It has long been known that several chemicals used in plastic toys in different parts of the world can be harmful to human health. However, it is difficult for parents to figure out how to avoid plastic toys containing chemicals that may cause possible health risks to their children.
Regulations and labelling schemes are different across regions and countries, and there is no international agreement on which substances should be banned from use in toy materials. For the most part, regulations and international lists of ‘chemicals of concern’ in toys focus on certain substance groups with known harmful properties, such as phthalates, but do not cover the wider range of chemicals found in plastic toys.
Researchers from DTU and the University of Michigan together with UN Environment have looked into this important issue, analyzed data on chemical functions and amounts found in plastic toys, and quantified related children exposure and potential health risks. They ranked the chemicals according to their health risk and compared these results with existing priority substances lists from around the world. The study has been published with open access in the journal Environment International.
“Out of 419 chemicals found in hard, soft and foam plastic materials used in children toys, we identified 126 substances that can potentially harm children’s health either via cancer or non-cancer effects, including 31 plasticizers, 18 flame retardants, and 8 fragrances. Being harmful in our study means that for these chemicals, estimated exposure doses exceed regulatory Reference Doses (RfD) or cancer risks exceed regulatory risk thresholds (all substances in the ‘red zone’ of below figure). These substances should be prioritized for phase-out in toy materials and replaced with safer and more sustainable alternatives,” says Peter Fantke, Professor at DTU Management and the study’s principle investigator.
Nicolò Aurisano, the study’s first author and Peter’s PhD student, explains that toy manufacturers usually do not provide any information on the chemical content in the toys, and toy composition databases are missing. Hence, the researchers had to collect and scrutinize information on chemicals contents in toy materials based on chemical test data for specific toys reported in 25 different peer-reviewed studies.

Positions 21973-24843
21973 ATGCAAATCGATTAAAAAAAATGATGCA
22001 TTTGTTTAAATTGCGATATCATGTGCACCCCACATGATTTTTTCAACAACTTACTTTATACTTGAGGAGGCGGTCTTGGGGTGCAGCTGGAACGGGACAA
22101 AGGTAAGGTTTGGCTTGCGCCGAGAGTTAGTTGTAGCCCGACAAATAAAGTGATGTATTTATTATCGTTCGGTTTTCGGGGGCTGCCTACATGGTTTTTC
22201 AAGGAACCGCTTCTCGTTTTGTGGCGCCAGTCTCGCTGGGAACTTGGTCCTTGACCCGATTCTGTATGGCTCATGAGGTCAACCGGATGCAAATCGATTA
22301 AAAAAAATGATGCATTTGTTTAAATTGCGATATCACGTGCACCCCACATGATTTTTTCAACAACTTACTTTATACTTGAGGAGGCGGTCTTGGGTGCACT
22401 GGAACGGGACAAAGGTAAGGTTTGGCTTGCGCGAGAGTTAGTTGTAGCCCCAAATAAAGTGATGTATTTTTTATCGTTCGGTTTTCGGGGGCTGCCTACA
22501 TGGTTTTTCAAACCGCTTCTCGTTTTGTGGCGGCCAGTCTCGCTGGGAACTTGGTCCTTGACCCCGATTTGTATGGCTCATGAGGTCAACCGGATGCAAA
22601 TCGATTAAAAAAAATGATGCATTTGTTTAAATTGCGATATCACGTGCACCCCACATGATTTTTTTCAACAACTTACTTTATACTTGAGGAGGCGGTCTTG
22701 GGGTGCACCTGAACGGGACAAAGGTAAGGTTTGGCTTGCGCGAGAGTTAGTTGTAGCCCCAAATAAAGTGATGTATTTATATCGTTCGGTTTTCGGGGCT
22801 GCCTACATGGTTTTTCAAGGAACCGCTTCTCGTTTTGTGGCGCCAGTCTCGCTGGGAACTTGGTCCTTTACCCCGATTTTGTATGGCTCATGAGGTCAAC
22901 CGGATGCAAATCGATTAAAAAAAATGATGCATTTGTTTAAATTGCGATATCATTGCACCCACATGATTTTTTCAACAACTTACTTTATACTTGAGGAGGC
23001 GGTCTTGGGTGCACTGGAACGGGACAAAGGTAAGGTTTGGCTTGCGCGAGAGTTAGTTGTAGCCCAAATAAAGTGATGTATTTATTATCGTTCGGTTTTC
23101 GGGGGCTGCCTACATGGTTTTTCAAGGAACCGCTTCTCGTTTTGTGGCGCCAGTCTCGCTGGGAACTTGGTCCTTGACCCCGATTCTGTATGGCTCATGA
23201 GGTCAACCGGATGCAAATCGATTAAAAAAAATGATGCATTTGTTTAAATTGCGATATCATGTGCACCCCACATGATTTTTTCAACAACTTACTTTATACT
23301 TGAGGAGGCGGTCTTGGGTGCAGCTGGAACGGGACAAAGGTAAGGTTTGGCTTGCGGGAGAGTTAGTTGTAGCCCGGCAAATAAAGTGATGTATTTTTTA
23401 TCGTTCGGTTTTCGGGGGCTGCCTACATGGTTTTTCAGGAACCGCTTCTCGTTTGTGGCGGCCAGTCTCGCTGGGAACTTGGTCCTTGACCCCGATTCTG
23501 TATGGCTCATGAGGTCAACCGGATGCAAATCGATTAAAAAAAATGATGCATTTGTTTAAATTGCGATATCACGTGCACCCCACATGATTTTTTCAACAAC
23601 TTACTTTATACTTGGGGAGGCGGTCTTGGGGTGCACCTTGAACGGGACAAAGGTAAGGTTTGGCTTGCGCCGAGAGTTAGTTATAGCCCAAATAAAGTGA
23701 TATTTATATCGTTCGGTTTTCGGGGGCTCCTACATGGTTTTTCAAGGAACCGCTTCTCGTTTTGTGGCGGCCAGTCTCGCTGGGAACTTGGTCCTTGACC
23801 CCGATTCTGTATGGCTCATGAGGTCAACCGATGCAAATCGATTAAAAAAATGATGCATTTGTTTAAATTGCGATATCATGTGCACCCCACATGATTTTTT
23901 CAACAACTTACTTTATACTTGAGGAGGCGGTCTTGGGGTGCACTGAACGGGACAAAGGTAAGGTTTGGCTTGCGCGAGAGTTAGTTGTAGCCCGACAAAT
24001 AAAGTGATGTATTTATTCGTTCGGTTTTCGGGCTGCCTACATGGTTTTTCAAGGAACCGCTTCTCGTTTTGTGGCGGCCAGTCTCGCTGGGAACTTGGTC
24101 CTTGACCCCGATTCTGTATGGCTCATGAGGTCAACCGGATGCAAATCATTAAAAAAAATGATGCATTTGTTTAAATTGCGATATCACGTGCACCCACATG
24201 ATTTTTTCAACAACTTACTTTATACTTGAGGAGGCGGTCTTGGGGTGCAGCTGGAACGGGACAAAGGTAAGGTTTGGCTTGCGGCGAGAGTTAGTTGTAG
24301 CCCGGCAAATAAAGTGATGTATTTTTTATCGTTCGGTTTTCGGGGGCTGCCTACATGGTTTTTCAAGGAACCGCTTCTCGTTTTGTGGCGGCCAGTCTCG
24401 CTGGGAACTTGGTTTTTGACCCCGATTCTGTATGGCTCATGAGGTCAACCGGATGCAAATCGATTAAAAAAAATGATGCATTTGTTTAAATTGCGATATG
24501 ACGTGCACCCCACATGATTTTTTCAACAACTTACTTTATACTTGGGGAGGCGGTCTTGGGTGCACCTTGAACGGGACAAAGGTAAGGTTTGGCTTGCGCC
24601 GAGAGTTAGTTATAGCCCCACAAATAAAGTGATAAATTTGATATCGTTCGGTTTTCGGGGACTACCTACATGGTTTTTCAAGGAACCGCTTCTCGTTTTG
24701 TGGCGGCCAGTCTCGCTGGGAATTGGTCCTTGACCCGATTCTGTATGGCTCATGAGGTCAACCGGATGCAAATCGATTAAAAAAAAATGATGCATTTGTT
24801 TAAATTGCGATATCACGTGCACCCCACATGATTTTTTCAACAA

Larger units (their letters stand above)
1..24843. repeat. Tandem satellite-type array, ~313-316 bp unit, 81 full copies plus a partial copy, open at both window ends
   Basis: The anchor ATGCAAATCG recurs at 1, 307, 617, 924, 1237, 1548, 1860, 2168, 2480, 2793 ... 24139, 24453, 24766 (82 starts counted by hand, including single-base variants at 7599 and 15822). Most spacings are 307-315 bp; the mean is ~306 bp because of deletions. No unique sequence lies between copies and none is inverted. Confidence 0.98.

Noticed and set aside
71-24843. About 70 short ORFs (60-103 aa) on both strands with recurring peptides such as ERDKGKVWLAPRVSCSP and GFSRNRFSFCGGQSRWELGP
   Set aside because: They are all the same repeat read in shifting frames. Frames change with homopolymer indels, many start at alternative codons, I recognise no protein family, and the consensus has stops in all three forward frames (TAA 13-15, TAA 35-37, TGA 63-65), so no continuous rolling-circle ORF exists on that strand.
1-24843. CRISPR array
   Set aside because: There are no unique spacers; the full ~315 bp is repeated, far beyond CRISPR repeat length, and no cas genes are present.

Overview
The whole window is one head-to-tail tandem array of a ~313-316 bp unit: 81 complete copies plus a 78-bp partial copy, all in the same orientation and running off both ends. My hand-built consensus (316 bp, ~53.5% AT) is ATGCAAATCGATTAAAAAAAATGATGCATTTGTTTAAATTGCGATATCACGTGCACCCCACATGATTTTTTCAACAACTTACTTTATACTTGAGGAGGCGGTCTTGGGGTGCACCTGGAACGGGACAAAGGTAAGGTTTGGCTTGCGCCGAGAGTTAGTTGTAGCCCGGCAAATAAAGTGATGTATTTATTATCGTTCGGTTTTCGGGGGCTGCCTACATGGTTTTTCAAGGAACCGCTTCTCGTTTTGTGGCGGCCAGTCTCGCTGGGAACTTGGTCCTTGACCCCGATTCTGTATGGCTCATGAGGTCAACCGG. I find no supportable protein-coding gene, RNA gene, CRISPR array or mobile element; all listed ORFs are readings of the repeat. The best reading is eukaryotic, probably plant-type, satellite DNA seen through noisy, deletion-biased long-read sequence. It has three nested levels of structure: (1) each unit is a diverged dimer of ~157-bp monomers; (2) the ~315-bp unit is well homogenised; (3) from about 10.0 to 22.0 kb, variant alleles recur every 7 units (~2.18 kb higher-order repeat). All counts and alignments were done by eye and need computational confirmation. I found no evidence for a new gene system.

Nicolò further states: “We have combined the reported chemical content in toy materials with material characteristics and toy use patterns, such as how long a child typically plays with a toy, whether it puts it into the mouth, and how many toys are found in a household per child. We used this information to estimate exposure using high-throughput mass-balance models, and compared exposure doses with doses below which there is no unacceptable risk to the children.”
The researchers find that children in Western countries have on average about 18 kilograms of plastic toys, which underlines the large amounts of plastic that children are surrounded by on a daily basis.
Chemicals that the researchers identified to be of possible concern for children’s health include, for example, widely known phthalates and brominated flame retardants but also the two plasticizers butyrate TXIB and citrate ATBC, which are used as alternatives to some regulated phthalates.
“These alternatives showed indications for high non-cancer risk potentials in exposed children and should be further assessed to avoid ‘regrettable substitutions’, where one harmful chemical is replaced with a similarly harmful alternative. Overall, soft plastics cause higher exposure to certain harmful chemicals, and inhalation exposure dominates overall children exposure, because children potentially inhale chemicals diffusing out of all toys in the room, while usually only touching one toy at the time”, Peter Fantke explains.
A way toward safe use of chemicals in plastic toys
Many lists exist that inform about ‘chemicals of concern’ across product and material applications. However, what is currently missing is any information about the levels at which the use of chemicals in the different applications would be safe and sustainable. Here, the researchers introduce a new metric to benchmark chemical contents in toy materials based on exposure and risk.
Peter Fantke explains: “Since the same chemicals can be found in different concentrations across toy materials, we have estimated the ‘maximum acceptable chemical content (MACC)’ for all the substances reported to be found in plastic toys. Such information will enable decision-makers to develop benchmarks for various chemicals in different applications, but will also help toy companies to evaluate the amount of chemicals used for a specific function against such benchmarks.”
As a parent, it will continue to be difficult to avoid using plastic toys that can contain harmful chemicals, until regulators include all substances, and address exposure to toys that are produced outside Europe and imported to the European market. A good piece of advice from the researchers is hence to reduce the consumption of plastic materials in general, avoid the use of soft plastic toys, and remember to ventilate well every day your children’s rooms.
Estimated exposure doses for chemicals in plastic toy materials are compared against non-cancer effect reference doses below which no unacceptable risk is expected (top), or combined with cancer effect slope factors indicating carcinogenic potency (bottom). Chemicals falling in the ‘red zone’ are considered ‘chemicals of concern’, yielding estimated exposure doses that exceed reference doses (top) or yielding cancer risks higher than 1 per million (bottom).
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